Professor of Health Economics
Christine Godfrey is the Head of the Department of Health Sciences and a Professor of Health Economics at the University of York. She leads the Addiction Research Team which consists of psychologists, statisticians, trial specialists and information scientists as well as other health economists researching into alcohol, tobacco and illicit drug interventions and policies. She is a past president of the Society for the Study of Addiction, and is currently a member of the WHO Expert Committee on Drug Dependence. She has a number of national policy links including previously acting as an economic advisor to the Home Office, being a member of the Scientific Committee of Tobacco and Health at the Department of Health and is currently acting as an advisor to the House of Commons Health Select Committee for their inquiry on alcohol. Current research projects includes three linked randomised controlled trials (RCTs) of the effectiveness and cost-effectiveness of implementing screening and brief interventions for hazardous alcohol consumption in primary care, accident and emergency departments and criminal justice settings as part of a Department of Health funded SIPS project, a randomised controlled trial funded by the NIHR HTA programme on stepped care for older hazardous alcohol users and a further RCT on the effectiveness and cost effectiveness of two internet interventions to reduce hazardous alcohol use. She is the academic lead of the Physical Health and Addiction research theme of the newly established NHS Leeds, York and Bradford CLAHRC and a member of the AMPHORA project, a large group of European researchers building up the evidence base for alcohol policies across Europe. Research into smoking includes building epidemiological and economic models which can be used with on-going trials to estimate the relative cost-effectiveness of tobacco control measures compared to other NHS and public health interventions.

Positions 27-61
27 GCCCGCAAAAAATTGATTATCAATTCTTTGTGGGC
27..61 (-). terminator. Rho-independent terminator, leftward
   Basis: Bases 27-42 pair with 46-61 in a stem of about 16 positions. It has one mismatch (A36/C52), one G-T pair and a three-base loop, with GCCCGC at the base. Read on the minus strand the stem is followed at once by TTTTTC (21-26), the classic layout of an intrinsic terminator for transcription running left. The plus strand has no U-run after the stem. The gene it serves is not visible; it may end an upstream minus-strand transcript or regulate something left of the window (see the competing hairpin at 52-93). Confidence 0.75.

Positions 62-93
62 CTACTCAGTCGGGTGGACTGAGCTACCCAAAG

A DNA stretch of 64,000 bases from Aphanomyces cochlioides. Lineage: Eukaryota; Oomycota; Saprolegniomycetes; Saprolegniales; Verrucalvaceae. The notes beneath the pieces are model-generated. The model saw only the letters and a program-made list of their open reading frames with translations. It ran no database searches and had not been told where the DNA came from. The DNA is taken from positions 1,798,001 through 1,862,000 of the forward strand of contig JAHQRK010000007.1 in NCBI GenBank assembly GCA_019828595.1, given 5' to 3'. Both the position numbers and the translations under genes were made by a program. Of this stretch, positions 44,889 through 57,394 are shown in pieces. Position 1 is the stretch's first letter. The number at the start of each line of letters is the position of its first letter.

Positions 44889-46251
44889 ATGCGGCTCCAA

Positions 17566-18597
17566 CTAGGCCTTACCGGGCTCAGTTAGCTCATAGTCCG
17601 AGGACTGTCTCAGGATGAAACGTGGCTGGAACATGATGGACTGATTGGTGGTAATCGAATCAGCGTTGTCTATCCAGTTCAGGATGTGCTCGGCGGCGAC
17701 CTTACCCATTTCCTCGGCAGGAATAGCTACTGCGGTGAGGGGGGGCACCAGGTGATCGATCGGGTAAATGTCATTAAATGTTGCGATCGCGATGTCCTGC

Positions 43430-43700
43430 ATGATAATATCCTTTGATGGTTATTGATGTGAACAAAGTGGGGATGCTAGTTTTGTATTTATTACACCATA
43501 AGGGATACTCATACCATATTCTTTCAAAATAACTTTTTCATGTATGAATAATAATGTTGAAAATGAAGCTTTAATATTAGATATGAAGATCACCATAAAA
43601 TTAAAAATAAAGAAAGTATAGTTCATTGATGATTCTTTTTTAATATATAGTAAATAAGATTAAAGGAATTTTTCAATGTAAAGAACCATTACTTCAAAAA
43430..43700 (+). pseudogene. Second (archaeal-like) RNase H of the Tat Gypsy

The ethics of the evaluation process: the interests of the patient, funding and publishing
Researchers undertaking evaluation research generally have a clear interest in maintaining the validity of their design. However, the researchers views on measures of effectiveness may conflict with the values patients give to different elements of the intervention delivered. Researchers are often cautious about the conclusions that can be drawn from their studies but this can leave practitioners in some doubt about how relevant findings are for their ownpractice. Publishers have been in the forefront of developing ethical guidelines but biases remain towards favouring the publication of studies with positive rather than negative results. For studies of alcohol, tobacco and other drug interventions some other interesting ethical issues emerge.